It was 1843. To call slavery an issue back then understates too. Even though the American Civil War was still 17 years off, true believers on both sides of the issue of slavery were ready to die. Dred and Harriet Scott, slaves once more, took their case for freedom to the courts.

But for them, justice was neither speedy nor justice at all. The Dred Scott decision, handed down from the U. S. Supreme Court on March 6, 1857, denied freedom to the Scotts and their two daughters, when Justice Roger B. Taney, writing for the majority, determined that Dred and Harriet Scott and their daughters, Eliza and Lizzie, were, simply stated, not human. 

It's not complicated. Dred Scott and his family were kept in slavery because fourteen years after the Scotts began to suit for their freedom, seven U. S. Supreme Court justices ruled that black people could not be citizens of the United States of America because in 1787 the U. S. Constitution maintained that Black people were not citizens.   

There are a ton of reasons to visit Minnesota's Ft. Snelling. It's a huge place with canons that still rock the stone walls when lit and fired. There's eats and treats galore on any weekend.  Visit the hospital, the officer's quarters, or take a stroll on the grass of the parade grounds. The Mall of America isn't far away. 

But it will do your soul well to step into a little basement apartment--it's neat and clean, the walls adorned with utensils of the age. It's the place where a slave couple lived, long ago, in another age, a man and a woman who spent fourteen years fighting to be free, only to be denied by the most appalling verdict ever laid down by the highest court of our land: "no, you can't be free."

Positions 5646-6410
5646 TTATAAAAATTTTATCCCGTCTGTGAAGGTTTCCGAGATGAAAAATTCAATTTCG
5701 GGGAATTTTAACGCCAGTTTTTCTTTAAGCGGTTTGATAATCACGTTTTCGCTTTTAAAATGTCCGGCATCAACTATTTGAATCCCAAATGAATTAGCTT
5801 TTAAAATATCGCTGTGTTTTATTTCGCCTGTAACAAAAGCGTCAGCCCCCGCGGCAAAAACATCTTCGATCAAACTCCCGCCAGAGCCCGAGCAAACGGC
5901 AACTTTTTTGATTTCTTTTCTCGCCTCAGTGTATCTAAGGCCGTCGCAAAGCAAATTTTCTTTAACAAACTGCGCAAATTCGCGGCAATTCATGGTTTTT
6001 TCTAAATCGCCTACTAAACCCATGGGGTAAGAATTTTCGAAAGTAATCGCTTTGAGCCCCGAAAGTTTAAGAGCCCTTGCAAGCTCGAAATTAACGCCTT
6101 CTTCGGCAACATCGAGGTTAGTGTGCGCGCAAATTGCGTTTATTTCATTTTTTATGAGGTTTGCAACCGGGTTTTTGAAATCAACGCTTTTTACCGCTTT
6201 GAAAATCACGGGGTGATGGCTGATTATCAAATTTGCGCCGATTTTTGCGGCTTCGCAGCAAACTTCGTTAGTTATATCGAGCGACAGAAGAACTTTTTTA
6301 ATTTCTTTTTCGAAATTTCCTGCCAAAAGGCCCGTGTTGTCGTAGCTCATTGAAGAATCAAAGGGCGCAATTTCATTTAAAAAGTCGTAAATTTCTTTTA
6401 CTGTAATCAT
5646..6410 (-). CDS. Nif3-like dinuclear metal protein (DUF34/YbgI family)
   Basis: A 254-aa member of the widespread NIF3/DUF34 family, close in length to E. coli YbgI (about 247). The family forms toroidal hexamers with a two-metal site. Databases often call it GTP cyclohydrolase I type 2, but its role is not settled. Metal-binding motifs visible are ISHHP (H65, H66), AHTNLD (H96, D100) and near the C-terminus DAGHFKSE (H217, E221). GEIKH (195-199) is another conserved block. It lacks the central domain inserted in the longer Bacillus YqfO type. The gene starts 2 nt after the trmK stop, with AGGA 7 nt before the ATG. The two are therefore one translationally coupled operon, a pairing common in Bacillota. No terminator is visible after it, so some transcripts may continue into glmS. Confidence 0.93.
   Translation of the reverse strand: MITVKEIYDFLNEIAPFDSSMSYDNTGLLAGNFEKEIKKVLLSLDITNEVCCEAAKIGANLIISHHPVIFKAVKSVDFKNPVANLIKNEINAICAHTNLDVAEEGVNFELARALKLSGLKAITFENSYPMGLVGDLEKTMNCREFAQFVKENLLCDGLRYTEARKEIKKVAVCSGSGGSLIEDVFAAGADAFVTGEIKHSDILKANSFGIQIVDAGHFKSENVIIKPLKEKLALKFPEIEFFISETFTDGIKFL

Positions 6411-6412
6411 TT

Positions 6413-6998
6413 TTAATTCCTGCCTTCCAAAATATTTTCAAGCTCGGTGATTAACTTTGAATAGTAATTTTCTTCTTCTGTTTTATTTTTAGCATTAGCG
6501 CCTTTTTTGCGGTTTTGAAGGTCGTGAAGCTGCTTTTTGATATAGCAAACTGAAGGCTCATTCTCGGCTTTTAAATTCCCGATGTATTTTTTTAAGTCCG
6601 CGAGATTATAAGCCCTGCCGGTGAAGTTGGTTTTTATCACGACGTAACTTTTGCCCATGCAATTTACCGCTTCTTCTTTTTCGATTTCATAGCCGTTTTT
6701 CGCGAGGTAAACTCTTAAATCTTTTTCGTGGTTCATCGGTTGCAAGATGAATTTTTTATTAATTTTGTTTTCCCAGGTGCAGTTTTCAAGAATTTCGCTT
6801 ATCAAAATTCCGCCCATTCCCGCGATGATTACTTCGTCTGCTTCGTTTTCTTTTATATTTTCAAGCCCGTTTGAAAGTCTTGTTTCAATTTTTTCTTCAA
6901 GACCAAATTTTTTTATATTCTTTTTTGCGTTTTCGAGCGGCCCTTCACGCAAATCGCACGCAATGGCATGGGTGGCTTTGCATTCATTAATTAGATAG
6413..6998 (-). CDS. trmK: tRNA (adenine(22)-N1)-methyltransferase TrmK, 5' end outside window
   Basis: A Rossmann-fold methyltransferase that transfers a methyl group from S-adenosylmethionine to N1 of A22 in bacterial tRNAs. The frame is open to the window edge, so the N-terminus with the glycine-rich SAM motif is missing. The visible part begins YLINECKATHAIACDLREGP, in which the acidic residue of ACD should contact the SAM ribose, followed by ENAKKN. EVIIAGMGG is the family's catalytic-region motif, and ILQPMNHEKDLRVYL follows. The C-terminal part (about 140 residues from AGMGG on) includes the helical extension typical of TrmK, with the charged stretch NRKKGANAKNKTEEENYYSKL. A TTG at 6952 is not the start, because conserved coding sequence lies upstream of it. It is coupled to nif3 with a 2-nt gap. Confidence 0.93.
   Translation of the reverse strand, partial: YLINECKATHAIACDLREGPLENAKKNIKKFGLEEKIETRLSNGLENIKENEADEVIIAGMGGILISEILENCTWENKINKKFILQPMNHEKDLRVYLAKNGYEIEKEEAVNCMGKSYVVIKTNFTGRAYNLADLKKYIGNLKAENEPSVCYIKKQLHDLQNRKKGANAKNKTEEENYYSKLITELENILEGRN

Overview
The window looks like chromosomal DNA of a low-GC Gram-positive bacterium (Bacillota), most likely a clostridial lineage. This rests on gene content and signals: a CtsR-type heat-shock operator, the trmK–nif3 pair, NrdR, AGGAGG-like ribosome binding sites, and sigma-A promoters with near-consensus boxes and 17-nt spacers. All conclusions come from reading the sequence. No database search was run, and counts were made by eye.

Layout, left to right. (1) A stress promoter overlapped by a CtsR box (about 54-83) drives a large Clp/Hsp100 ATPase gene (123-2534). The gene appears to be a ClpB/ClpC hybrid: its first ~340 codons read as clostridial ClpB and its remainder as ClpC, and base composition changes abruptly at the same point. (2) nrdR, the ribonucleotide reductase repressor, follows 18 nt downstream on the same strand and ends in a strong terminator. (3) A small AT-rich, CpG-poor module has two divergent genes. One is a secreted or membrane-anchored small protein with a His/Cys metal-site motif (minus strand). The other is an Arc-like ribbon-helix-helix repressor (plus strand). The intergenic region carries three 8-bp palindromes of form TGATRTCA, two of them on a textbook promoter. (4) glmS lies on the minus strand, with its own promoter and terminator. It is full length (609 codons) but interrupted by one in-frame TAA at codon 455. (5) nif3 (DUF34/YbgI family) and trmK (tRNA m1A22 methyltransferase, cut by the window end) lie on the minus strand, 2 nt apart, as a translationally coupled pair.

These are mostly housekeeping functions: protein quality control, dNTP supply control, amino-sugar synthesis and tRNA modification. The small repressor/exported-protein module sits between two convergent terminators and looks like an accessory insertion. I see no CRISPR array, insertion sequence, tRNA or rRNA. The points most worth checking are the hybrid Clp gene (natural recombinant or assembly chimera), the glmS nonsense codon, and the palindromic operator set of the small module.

There's a tour guide who'll tell you about Dred and Harriet Scott. She'll tell you the story. She does a good job. Get the kids to listen. 

Seriously, get the kids to listen.

Monday, July 16, 2018

Dreams and sweat

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Things were more loosey-goosey back then. What I remember is that he was there for just a week or so before announcing he had to go to a funeral or something, not just across town but out in Idaho or Montana, halfway across the country. He'd be gone for a couple days. 

Must have been a long funeral. He didn't get back for a month--which meant I was stuck with his students--me, the student teacher. His leaving me alone like that would be unthinkable today.

I must have been cocky because I don't remember going pink or anything. He told me what needed to be done, and the task must not have seemed particularly daunting: teach high school juniors and seniors something or other or speech and theater--theater history. That was a half century ago.